It must have happened to Jean-Marc Shammas, founder of TheWincolab, a marketing platform that connects art with luxury. She recently contributed to “Sense of Women,” an exhibition that opens on March 28 at the ME hotel in Dubai and continues through April 20. The event – held in partnership with ME Dubai, MIA Art Collection, and Arab News and its international events. edition – highlights the creativity of female artists from around the world.

Instead of adopting the classic approach of using art to promote a luxury brand or lifestyle, or vice versa, Shammas says TheWincolab’s goal is “to create beauty that evokes emotion.” With that in mind, the challenge is to bring together “a met and clicked mindset to create a winning partnership, for greater luxury brand exposure and greater artist promotion.”

Jean-Marc Shammas, founder of TheWincolab, a marketing platform that aims to combine luxury and art. (Provided)

Emotion, says Shammas, is a strong pillar of the trending concept of “ artketing ” which aims to bridge the gap between art and luxury. Traditionally, luxury consumers buy luxury products and art collectors invest in art, he explained. But these two different investing activities have the same value: emotions.

“We definitely buy emotions,” said Shammas. “However, awareness, perspective and knowledge of the latest trends in luxury and art is very demanding. This is where TheWincolab comes into play, advising clients and helping them develop a successful ‘artketing’ plan.

The idea for TheWincolab “was born during confinement,” as he said gave him the opportunity “to take two steps back, to reflect on the past and to project myself into a new future.”

Having recently left his job at Piaget, known for its luxury watches and jewelery, after 15 years leading and managing the brand in the Middle East, Shammas said he was “amazed at how confinement has slowed down its extraordinary professional vortex, leaving more Plenty of room for reflection, creativity, and a renewed focus on roots, important inner values, family, and close friends. “

Obviously passionate about luxury, he said the pandemic lockdown gave him the opportunity to spend more time on his other passion: art. During that time he “felt the very strong connection between art and luxury, and how sincere and related the synergy between the two worlds is.”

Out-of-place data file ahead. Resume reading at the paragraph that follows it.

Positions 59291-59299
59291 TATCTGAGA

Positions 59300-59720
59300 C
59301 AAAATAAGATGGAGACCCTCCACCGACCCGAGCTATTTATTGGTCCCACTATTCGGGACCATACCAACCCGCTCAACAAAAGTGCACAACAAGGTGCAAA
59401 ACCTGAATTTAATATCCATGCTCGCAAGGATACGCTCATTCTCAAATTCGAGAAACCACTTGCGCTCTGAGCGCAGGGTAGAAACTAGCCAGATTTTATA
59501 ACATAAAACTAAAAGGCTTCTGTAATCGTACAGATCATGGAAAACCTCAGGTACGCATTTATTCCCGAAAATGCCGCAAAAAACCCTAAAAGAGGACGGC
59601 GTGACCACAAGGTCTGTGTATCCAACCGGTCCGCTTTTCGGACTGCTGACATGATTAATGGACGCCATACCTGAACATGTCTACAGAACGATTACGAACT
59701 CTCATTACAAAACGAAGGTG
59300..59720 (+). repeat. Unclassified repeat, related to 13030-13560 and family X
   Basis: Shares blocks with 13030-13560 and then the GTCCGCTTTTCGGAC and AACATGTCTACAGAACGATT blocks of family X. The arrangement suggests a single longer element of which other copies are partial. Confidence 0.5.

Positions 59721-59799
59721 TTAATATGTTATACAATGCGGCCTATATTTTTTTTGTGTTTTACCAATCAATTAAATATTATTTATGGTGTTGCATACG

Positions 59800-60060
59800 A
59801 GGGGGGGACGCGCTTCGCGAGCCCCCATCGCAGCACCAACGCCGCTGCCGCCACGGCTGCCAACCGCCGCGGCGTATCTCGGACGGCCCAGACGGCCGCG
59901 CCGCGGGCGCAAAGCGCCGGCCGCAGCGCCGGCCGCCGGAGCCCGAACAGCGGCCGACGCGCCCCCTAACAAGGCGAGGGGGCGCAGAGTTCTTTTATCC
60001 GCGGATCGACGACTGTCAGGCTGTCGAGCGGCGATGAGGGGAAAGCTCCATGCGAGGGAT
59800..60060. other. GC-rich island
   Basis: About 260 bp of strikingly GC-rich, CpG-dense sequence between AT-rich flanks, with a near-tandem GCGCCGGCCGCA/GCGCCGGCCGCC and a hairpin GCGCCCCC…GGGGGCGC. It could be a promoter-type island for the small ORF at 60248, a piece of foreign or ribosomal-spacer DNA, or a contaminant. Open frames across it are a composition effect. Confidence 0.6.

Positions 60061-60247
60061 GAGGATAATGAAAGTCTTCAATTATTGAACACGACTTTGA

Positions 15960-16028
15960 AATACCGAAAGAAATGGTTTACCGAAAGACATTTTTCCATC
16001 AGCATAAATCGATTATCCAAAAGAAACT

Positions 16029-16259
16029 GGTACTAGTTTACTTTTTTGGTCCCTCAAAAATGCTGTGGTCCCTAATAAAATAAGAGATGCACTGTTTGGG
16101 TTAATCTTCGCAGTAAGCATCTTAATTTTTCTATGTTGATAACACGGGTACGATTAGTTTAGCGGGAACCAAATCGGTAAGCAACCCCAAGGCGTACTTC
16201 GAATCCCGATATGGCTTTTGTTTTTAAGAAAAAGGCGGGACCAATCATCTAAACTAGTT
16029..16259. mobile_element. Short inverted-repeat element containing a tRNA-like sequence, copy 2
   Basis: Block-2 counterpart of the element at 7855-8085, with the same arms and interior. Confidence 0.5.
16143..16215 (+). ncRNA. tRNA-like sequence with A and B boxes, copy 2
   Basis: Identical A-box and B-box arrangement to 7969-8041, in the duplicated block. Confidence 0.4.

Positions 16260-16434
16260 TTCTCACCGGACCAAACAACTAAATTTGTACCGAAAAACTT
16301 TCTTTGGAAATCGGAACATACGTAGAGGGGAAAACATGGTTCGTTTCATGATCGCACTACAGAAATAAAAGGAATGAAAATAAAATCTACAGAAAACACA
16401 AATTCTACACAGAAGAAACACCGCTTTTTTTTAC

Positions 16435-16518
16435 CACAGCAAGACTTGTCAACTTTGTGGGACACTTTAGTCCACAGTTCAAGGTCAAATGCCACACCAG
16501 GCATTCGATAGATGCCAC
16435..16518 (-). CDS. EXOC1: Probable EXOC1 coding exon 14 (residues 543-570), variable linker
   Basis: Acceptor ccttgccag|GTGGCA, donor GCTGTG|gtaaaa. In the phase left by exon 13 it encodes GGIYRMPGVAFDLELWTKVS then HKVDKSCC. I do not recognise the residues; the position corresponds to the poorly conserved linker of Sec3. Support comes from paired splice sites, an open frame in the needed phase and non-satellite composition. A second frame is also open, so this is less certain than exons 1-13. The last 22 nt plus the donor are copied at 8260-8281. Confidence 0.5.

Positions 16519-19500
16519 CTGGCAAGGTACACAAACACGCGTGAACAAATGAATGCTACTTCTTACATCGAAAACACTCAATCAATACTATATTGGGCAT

His realization, and friendship with art collector Alejandra Castro Rioseco, ultimately led to the creation of TheWincolab. Its vision closely reflects the global trend of high-end brands that are increasingly working to combine contemporary art and luxury. The Saudi and Emirati markets are no stranger to this dynamic.

TheWincolab advises clients and helps them develop successful ‘artketing’ plans, according to founder Jean-Marc Shammas. (Provided)

“Dubai, Sharjah, Abu Dhabi, Riyadh and Jeddah are all investing heavily in promoting art,” said Shammas. “Saudi Arabia is a prime example of a country with a strong luxury market, which has clearly invested heavily in the promotion of arts and culture in recent years. The country, like others in the region, recognizes that its heritage, traditions and gifted new generations have not received the support they deserved in the past. “

This, he added, is why such countries and cities are now investing in the promotion of arts and culture, as part of their efforts to attract visitors from around the world.

Meanwhile, says Shammas: “Western Luxury brands have invested in the region in an effort to forge close relationships with local customers.” As a result, art and luxury combine in these places to “bridge the gap between modernity and tradition, between the handicrafts of Western ancestors and the local traditions of the Gulf countries”.

In this new context, Shammas believes TheWincolab can play an active role in guiding luxury brands to invest more creatively in connecting with local residents who demonstrate artistic talent and knowledge.

A prolonged decline that lasts more than a year has given many entrepreneurs the opportunity to think outside the box and realize that “we live in a region where dreams can turn into reality very quickly,” said Shammas.

“The Middle East is home to some of the world’s most successful start-ups, such as Careem, Anghami and many others, which were born thanks to a dynamic ecosystem that fosters entrepreneurship and facilitates business creation,” he added.

His message to this generation of young entrepreneurs in the region is: “If you have an idea, go for it, meet new people, discuss your project – you will be surprised at how many open-minded people will help you, guide you, guide you. Be passionate about it all. that you do. “